If history shows us one thing it is that voluntary measures are woefully inadequate as a means to address systemic problems. The most popular voluntary measure of the moment is that of social or ethical auditing. Frankly we should recognise that this approach has not brought any notable change to labour rights abuses in supply chains. Rather it is used as a fig leaf by companies to indicate social concern without involving any of those companies in the necessary scale of appropriate social and political action to end the problems. Indeed in many instances the purpose of ethical auditing is to find nothing: repeatedly we see the failings of ethical auditing exposed in Bangladesh by lethal fires which have previously been given clean bills of ethical health.

Hence a binding Protocol to ILO 29 is essential. The EU directive is an excellent example of an effort to obtain pan-European systematic response. Yet as Mrs Vassiliadou’s remarks indicated also the implementation of the Directive by member states still leaves much to be desired – I would highlight in particular the failures of member states to introduce extraterritorial measures to hold to account their “legal persons”, their businesses, who recklessly endanger vulnerable workers to forced labour in their supply chains.

One of the reasons for the failure of member states to fully implement the EU directive is because of the fragmentary nature of the government of many member states: for example in the UK it is the Home Office which has primacy on the EU directive, but some of the measures that the Directive advocates do not fall within the remit of that ministry, but rather should be undertaken by the aid and trade ministries.

Replication of key measures from the EU Directive in a binding Protocol to the forced labour convention, particularly those related to the supply chains of “legal persons”, would help address this question of fragmentation by requiring other currently negligent ministries to pay attention to their obligations in the struggle against forced labour internationally. It would also promote good practice more internationally, which is also in Europe’s interest by extending rule of international law to prevent other regions of the world from deriving unfair competitive advantage from the enslavement of vulnerable workers.

Forced labour and the trafficking of human beings requires an international response. Too many countries, including member states of the EU, feel that their domestic law will provide sufficient response to the challenges of forced labour. Such an attitude shows little more than a profound lack of understanding of the realities of forced labour and trafficking in a globalising political economy. But this complacent attitude is prevalent in many government ministries across Europe and it must be challenged.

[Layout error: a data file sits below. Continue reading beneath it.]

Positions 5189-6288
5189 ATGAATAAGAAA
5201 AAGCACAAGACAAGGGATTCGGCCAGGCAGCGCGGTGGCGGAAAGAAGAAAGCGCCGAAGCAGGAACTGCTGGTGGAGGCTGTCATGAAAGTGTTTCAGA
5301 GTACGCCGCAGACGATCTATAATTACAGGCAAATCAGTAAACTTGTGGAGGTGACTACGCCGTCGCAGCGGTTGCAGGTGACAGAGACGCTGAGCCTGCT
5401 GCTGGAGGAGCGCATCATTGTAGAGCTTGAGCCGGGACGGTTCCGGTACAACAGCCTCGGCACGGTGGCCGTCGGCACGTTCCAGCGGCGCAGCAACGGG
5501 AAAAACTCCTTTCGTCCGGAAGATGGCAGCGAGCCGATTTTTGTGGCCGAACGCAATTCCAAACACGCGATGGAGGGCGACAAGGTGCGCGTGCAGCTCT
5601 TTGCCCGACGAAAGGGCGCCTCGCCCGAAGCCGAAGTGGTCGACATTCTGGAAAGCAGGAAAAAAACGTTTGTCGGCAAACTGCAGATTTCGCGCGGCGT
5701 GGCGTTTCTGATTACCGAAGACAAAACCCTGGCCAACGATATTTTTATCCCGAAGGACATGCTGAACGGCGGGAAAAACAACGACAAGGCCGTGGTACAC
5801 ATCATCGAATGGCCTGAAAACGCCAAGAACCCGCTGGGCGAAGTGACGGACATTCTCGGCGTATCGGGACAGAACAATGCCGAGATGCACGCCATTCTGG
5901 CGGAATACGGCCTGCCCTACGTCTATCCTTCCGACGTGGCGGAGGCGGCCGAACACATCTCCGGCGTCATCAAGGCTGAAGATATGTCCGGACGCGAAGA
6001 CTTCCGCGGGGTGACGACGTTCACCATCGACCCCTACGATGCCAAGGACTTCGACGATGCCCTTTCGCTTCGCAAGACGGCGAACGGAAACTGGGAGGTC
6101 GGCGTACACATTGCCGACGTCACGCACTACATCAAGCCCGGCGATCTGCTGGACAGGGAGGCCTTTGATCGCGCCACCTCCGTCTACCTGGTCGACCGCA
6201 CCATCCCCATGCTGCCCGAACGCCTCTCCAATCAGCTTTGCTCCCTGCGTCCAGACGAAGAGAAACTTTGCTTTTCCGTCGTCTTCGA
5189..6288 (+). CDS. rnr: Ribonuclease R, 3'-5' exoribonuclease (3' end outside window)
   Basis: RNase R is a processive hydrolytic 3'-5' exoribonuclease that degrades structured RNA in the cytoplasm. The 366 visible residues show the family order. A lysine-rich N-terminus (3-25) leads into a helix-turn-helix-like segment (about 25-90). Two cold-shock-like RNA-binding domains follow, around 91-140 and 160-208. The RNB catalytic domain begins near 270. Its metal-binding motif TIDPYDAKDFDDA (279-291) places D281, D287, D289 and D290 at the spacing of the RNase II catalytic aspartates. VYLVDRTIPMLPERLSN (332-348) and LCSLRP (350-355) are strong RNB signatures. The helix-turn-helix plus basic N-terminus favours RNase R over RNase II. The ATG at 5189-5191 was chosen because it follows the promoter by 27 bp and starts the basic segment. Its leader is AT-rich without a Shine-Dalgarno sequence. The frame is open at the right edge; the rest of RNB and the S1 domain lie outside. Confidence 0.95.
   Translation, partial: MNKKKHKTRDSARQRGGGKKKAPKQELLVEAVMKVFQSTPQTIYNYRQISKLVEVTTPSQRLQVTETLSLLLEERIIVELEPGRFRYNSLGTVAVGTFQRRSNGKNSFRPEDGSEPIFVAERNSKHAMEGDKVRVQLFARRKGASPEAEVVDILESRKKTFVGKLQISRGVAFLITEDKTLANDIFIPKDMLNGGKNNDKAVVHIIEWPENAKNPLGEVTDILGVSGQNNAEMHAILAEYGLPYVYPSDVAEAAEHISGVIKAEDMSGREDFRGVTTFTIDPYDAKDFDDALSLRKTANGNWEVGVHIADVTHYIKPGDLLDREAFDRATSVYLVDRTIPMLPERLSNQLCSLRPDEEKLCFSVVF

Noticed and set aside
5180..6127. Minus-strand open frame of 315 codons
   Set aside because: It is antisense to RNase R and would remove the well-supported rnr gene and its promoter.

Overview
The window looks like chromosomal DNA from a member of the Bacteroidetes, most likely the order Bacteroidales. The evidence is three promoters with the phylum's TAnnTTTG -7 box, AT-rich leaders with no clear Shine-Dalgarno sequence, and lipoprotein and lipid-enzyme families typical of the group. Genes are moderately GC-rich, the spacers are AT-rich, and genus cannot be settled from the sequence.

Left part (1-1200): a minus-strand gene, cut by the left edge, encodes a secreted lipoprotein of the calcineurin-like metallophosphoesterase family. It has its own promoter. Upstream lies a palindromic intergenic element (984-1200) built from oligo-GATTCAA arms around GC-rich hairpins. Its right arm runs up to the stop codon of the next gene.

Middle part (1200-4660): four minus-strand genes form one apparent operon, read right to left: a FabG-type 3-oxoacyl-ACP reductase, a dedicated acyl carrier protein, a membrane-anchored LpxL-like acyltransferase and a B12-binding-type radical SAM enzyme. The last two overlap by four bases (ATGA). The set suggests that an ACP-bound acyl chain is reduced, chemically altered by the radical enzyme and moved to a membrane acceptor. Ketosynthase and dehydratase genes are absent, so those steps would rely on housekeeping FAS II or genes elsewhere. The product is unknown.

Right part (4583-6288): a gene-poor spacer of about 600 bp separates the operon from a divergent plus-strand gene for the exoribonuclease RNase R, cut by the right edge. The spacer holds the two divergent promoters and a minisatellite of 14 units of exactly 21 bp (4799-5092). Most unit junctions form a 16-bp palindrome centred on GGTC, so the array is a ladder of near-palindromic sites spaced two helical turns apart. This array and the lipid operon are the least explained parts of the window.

The EU Directive rightly emphasises the gendered aspects of human trafficking. There are additional factors that render people vulnerable to trafficking for different forms of enslavement. These include prejudice against caste, ethnicity or age, vulnerability through poverty, relative physical weakness or limited access to education, failures in the rule of law as a result of limited resources, corruption or both, and failure of governments to protect and support their citizens at home or abroad.

In citing this list I do not want to make the struggle to prevent human trafficking sound as if it is an unwinnable one. Each one of these problems was created by human beings and like all human constructions they can be changed by human action.

Simply put we can begin to address the challenge of preventing human trafficking by aligning justice policy with aid, trade and diplomacy. Currently national policies across Europe and the rest of the world march to their own tunes with little consideration of how they may contribute to the reduction of trafficking.

Trade policy is a particularly important example of this. As I mentioned the cotton harvest of our trading partner Uzbekistan is routinely gathered through forced labour and child slavery. This is a dreadful indictment of EU trade policy. Increased challenges from Europe as a whole and from Member States on the sufficiency of the law and policy of trading partners in protecting their own citizens from forced labour abuses should also be an important component of trade diplomacy.

Aid policy is also an area where there is surprisingly little consideration on how to reduce the supply of vulnerable workers to traffickers. Increased focus of aid policies on communities vulnerable to forced labour and trafficking would, quite simply, reduce trafficking. For example increased attention on education, including business and vocational education, for low-caste, “Dalit”, girls in South Asia would remove considerable risks of trafficking from their lives. Increasingly our private and governmental aid agencies should be asked to consider how their work contributes to the prevention of trafficking: There needs to be a wider engagement by these organisations with developing solutions to these problems if there is ever to be an optimal response by human society to this human rights abuse.

As an aside I feel strongly that there will never be a solution to poverty until there is an end to slavery and so this should be made an explicit Development Goal.

I hope all of you here will recognise that that none of the tripartite parties responsibilities end at the borders of national territory. Businesses have responsibilities in their global supply chains. Unions also have interests, for example in ensuring decent work in those same supply chains. And governments responsibilities for their citizens do not end at national borders.

So I hope you will support the idea that a new binding instrument should recognise the realities that many of the risks of forced labour in the contemporary world emerge from the gaps in national practice and international rule of law in the globalising economy.  If a new instrument can provide clear direction on how to respond to these risks, for example in the ways I have just described, then it will be well worth the effort.